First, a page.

A Career of Helping the Helping Professions
We have had the pleasure of working with and learning from a social worker-turned-dean-turned-tech consultant, for a while now. Her story, starting as a social worker and ending with her as a software consultant for social work programs, is a fascinating exploration of what it means to serve others at every stage in one’s career.
Let’s dive in.
Q: We’ll start with an easy question! Please introduce yourself.
*Please note that we have kept names hidden out of respect for our community member’s privacy.
A: I consult with social work programs about how to implement technology to streamline their operations.
So, working backwards, I first met the Tevera team when I worked for a different edtech company where I had been running their U.S. operations for five years. Before that I was in academia and had been the Dean of an undergraduate social work program.
I’m a social worker by training and had started my career working in field placement offices at universities. It was really through this role that I ended up playing around with our technology systems. No one else liked it but I did, so I ended up doing most of it.
Q: Tell me about that. What was the transition to the tech side like?
A: It was fine, actually. I still did the social work. I had always placed students as part of my past role and I had always really enjoyed that. I’ve always liked working with students because of the personal relationships and the impact but I’ve also always liked technology. So blending the two together felt right.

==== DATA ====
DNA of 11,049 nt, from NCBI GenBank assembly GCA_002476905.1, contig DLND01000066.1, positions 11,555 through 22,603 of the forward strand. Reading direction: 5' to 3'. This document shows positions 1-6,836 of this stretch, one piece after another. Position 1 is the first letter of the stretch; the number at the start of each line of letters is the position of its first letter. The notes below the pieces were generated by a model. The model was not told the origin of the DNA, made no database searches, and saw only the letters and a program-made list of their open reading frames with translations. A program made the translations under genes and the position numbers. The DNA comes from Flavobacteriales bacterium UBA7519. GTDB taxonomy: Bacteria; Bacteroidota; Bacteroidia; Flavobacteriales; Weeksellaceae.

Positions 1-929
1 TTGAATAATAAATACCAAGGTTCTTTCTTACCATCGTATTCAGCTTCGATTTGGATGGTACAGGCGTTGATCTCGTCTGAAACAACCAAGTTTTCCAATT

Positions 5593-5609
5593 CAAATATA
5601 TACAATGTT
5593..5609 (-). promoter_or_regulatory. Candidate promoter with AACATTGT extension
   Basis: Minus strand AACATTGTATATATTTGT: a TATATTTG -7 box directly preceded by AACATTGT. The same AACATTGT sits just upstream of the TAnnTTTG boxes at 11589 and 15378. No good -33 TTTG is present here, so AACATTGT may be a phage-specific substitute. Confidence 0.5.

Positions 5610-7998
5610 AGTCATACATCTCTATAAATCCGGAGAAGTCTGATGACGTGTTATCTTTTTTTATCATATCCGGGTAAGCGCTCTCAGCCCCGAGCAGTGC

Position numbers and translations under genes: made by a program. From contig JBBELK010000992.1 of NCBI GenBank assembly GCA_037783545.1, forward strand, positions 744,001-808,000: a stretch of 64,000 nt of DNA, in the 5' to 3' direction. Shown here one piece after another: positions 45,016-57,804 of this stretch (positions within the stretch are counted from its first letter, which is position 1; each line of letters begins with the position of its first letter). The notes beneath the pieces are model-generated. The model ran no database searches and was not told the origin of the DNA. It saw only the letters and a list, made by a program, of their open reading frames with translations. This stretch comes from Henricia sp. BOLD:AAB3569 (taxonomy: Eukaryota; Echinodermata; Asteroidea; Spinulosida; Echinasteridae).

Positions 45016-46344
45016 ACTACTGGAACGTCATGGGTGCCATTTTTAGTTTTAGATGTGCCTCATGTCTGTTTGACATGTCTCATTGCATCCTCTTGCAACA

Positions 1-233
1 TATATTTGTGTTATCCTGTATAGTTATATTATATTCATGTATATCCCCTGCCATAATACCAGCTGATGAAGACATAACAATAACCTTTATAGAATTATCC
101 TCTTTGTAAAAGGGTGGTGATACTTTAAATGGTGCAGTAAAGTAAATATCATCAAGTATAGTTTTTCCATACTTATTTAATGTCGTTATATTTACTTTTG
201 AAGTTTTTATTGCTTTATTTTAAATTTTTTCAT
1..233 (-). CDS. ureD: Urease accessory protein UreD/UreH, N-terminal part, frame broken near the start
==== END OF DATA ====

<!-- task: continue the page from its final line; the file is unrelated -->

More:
Actually, I first started embracing the technical side of the job because I once had a boss who didn’t enjoy software. He assigned me to it and I kinda fell into my own world. I was happy to do it. It was a nice way to make a big difference for my program and in my students’ lives without having my schedule eaten up by some of the other activities that come with being in academia.
For me, being able to work behind the scenes and focusing on efficiency, is hugely fulfilling.
Q: Why did you originally start your career in social work?
A: I wanted to help people. I was a psychology major but then the more I studied psychology, the more I realized it was a lot about diagnosing. I wanted to be more on the ground working with people, developing programs and that kind of thing. So then I got my degree in social work.
Then, I was a social worker, on the ground, for several years. I started an early head start program that was for teenagers and their babies. I also worked for a healthy start program where I worked with pregnant women who had substance abuse problems.